Reviewing Advantages and Disadvantages

When a patient reports feeling “stuck” or unmotivated to practice interventions between sessions, working with her to identify the advantages and disadvantages of doing so can be valuable. In creating this list of pros and cons, the therapist should make sure that the patient includes historical and ongoing consequences of the targeted symptom (e.g., eating in secret creates a feel?ing of isolation and mistrust from others). The patient will often recognize that she has overestimated the amount of time and energy the assigned homework will require or that the associated discomfort is temporary and is outweighed by the potential gains. A review of the advantages and disadvantages can focus on a particular intervention with which the patient is struggling or on treatment engagement in general.

Behavioral Experiments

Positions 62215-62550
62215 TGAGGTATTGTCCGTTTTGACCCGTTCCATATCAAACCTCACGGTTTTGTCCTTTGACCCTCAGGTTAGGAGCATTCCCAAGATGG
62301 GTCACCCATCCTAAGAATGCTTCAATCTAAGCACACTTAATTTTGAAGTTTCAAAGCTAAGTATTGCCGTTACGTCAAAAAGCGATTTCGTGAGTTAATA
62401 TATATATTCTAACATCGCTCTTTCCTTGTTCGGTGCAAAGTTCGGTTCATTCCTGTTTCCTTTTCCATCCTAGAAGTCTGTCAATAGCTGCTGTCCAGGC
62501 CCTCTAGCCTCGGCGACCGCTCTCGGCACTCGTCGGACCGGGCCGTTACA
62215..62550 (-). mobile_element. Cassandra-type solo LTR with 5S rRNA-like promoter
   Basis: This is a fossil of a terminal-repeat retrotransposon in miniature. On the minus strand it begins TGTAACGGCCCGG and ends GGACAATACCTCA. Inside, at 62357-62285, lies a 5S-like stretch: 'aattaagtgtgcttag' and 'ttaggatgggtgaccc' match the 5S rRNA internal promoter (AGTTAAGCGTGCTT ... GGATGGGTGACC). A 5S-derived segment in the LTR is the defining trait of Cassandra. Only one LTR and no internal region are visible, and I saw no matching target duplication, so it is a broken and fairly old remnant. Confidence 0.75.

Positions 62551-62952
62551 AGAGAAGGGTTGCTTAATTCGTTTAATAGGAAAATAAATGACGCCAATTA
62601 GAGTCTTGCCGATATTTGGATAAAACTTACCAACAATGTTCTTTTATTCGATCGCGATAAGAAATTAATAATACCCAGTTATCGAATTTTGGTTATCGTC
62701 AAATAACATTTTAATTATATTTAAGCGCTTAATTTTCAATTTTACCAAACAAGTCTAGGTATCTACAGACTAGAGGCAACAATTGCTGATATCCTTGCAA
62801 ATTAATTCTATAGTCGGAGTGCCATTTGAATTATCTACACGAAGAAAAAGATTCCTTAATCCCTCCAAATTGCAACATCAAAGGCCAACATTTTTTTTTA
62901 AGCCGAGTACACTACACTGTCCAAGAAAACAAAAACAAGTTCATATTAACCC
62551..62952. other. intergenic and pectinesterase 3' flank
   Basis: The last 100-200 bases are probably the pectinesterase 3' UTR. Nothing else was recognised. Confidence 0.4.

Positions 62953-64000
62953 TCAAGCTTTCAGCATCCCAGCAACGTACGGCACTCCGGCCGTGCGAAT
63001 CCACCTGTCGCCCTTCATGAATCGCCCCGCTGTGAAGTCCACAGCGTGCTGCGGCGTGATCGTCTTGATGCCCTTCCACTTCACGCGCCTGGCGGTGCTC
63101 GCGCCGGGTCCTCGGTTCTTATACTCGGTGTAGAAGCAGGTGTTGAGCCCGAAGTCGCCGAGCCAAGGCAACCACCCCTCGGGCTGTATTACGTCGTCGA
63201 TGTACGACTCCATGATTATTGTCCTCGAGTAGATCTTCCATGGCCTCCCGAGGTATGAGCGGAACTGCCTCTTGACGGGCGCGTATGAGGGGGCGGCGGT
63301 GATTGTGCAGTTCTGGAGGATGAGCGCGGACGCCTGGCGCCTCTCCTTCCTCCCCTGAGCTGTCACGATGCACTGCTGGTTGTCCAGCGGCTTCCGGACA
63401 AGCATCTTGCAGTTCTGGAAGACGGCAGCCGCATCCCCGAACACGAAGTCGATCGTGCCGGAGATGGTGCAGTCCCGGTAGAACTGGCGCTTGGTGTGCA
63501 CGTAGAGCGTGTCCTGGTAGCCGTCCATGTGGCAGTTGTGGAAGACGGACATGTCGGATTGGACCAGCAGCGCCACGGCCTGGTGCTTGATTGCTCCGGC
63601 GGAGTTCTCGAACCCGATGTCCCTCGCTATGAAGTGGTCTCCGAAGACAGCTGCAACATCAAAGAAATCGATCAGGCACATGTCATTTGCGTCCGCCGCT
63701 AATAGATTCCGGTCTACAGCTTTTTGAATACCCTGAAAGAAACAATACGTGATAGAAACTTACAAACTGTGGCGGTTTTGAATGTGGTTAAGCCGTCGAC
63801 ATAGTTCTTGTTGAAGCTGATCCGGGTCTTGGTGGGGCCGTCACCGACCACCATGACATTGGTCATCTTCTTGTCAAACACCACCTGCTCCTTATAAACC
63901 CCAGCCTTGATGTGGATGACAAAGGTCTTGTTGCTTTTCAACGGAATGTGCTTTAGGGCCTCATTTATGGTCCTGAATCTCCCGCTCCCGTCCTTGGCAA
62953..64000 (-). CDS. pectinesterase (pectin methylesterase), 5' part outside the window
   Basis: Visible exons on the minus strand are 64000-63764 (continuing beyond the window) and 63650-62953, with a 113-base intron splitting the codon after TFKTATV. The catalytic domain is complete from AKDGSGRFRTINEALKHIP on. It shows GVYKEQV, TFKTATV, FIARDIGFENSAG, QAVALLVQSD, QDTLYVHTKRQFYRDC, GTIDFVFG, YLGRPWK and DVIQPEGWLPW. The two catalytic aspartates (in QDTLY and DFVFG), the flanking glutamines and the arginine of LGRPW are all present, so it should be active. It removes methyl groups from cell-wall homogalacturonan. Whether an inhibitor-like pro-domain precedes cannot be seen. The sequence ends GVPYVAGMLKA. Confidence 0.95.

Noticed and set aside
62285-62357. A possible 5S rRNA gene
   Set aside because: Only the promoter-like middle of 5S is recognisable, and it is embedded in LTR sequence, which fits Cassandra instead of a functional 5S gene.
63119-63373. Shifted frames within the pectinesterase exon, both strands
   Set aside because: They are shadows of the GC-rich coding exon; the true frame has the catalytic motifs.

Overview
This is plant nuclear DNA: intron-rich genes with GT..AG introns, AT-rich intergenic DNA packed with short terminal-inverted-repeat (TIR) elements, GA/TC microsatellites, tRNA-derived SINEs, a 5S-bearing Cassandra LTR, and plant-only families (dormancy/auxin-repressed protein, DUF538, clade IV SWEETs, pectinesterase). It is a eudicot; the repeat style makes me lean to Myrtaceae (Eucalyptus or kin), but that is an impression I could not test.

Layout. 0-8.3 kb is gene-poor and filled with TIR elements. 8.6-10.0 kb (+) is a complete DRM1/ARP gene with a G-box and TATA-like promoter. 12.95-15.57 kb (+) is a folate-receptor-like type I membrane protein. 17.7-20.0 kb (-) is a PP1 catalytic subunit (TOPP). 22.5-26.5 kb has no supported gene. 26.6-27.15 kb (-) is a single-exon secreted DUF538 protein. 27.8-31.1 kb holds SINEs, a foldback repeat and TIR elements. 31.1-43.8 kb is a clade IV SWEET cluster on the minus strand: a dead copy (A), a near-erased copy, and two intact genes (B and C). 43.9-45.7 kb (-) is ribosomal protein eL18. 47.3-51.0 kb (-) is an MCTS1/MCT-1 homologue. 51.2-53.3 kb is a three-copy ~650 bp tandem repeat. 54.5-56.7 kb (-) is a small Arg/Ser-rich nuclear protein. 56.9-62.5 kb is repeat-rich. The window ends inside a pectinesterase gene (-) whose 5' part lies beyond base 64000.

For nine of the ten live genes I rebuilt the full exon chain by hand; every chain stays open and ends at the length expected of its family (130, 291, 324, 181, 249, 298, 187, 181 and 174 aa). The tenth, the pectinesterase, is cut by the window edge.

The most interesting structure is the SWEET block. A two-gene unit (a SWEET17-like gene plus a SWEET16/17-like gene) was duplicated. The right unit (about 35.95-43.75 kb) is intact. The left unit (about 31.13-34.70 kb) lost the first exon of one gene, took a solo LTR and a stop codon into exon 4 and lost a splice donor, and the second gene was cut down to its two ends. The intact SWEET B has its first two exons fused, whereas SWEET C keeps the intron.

Patients with BN, even when highly motivated to recover from their eating disorder, commonly fear letting go of select rigid behaviors and cognitions. They often fear that doing so will cause them to gain weight, to lose control, to become more preoccupied with food, or to binge more frequently. This is particularly common when implementing interventions such as food records, eating on schedule, reincorporating restricted foods, decreasing perfectionistic standards, and body acceptance strategies. When patients are fearful of committing to a certain behavior (e.g., eating three normal-sized meals and two snacks daily), they may be more willing to comply when the intervention is framed as a time-limited experiment (4 weeks is often particularly effective). As an experiment, they are free to resume their old behavior if they find the new one too distressing or ineffective, but only after the agreed-upon trial period.

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